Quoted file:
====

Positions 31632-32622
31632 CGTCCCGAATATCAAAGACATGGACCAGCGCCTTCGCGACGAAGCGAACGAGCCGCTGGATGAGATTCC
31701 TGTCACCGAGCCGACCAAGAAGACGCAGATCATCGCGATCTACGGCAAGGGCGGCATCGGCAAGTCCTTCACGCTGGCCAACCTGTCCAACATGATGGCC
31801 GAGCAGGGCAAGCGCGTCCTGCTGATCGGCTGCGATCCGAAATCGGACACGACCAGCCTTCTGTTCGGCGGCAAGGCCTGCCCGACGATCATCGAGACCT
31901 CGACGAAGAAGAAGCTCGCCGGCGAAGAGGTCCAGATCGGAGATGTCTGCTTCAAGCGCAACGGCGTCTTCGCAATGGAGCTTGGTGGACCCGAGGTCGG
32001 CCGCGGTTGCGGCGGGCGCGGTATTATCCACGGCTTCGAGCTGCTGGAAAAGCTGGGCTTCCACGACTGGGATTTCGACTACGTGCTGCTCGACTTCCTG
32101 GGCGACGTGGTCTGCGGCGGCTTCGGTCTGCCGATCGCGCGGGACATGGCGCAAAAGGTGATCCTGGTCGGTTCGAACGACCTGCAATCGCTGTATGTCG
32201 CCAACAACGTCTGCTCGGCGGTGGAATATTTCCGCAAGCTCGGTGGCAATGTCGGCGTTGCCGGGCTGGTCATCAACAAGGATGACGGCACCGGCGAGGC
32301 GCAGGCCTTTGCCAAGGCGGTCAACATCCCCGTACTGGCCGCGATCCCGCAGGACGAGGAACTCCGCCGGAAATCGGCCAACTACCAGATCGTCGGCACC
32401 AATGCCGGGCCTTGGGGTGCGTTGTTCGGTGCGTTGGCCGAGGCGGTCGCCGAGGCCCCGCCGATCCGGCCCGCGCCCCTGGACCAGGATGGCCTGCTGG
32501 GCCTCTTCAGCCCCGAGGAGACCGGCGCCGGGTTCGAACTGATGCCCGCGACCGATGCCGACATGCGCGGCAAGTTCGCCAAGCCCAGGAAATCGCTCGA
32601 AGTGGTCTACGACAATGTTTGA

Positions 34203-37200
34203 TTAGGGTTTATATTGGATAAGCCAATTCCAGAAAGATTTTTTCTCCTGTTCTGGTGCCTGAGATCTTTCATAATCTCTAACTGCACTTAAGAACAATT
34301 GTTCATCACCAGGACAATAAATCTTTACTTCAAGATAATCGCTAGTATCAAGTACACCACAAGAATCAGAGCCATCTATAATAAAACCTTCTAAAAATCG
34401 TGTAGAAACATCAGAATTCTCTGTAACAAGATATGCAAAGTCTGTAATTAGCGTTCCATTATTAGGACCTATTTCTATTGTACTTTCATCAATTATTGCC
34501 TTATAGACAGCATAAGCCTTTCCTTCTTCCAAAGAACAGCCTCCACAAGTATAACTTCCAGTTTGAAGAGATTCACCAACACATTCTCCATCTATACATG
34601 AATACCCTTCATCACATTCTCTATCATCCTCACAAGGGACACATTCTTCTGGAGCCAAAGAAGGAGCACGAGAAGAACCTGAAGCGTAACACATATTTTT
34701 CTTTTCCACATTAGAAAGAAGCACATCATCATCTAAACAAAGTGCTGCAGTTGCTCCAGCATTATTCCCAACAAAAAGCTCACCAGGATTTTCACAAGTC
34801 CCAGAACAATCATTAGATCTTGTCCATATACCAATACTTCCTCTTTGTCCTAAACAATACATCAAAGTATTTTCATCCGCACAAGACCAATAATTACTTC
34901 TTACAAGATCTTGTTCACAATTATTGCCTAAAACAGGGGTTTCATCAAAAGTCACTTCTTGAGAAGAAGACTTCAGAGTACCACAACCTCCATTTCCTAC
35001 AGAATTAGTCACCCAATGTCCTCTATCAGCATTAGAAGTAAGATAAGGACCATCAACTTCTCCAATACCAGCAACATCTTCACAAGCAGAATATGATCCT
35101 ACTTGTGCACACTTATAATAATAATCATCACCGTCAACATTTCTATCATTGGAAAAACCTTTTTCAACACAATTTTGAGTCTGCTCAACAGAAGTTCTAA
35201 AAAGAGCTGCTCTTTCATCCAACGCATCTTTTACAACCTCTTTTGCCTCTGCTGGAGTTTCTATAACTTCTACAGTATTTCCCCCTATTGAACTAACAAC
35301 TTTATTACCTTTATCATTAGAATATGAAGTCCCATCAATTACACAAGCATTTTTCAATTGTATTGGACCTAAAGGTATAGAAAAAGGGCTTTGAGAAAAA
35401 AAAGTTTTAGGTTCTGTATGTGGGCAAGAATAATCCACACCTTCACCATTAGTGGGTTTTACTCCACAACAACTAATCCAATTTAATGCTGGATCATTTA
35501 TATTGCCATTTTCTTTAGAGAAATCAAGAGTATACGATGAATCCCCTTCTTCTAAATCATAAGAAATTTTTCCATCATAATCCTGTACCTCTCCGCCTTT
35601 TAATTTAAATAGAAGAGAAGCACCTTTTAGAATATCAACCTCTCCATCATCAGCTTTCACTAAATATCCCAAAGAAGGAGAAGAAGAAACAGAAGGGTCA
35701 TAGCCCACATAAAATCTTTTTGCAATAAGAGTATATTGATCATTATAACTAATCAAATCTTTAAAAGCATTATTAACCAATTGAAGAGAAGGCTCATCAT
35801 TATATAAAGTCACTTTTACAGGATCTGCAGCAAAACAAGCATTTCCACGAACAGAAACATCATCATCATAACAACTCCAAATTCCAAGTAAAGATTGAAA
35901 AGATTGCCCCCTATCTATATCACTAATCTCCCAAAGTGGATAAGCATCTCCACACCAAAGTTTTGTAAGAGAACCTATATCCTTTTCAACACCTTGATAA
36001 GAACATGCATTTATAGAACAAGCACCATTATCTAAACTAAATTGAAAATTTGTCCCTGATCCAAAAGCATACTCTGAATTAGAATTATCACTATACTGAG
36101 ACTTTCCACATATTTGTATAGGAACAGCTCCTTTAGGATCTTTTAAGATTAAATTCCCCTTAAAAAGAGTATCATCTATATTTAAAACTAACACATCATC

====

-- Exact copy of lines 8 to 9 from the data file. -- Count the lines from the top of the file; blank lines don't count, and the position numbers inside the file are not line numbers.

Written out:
32201 CCAACAACGTCTGCTCGGCGGTGGAATATTTCCGCAAGCTCGGTGGCAATGTCGGCGTTGCCGGGCTGGTCATCAACAAGGATGACGGCACCGGCGAGGC
32301 GCAGGCCTTTGCCAAGGCGGTCAACATCCCCGTACTGGCCGCGATCCCGCAGGACGAGGAACTCCGCCGGAAATCGGCCAACTACCAGATCGTCGGCACC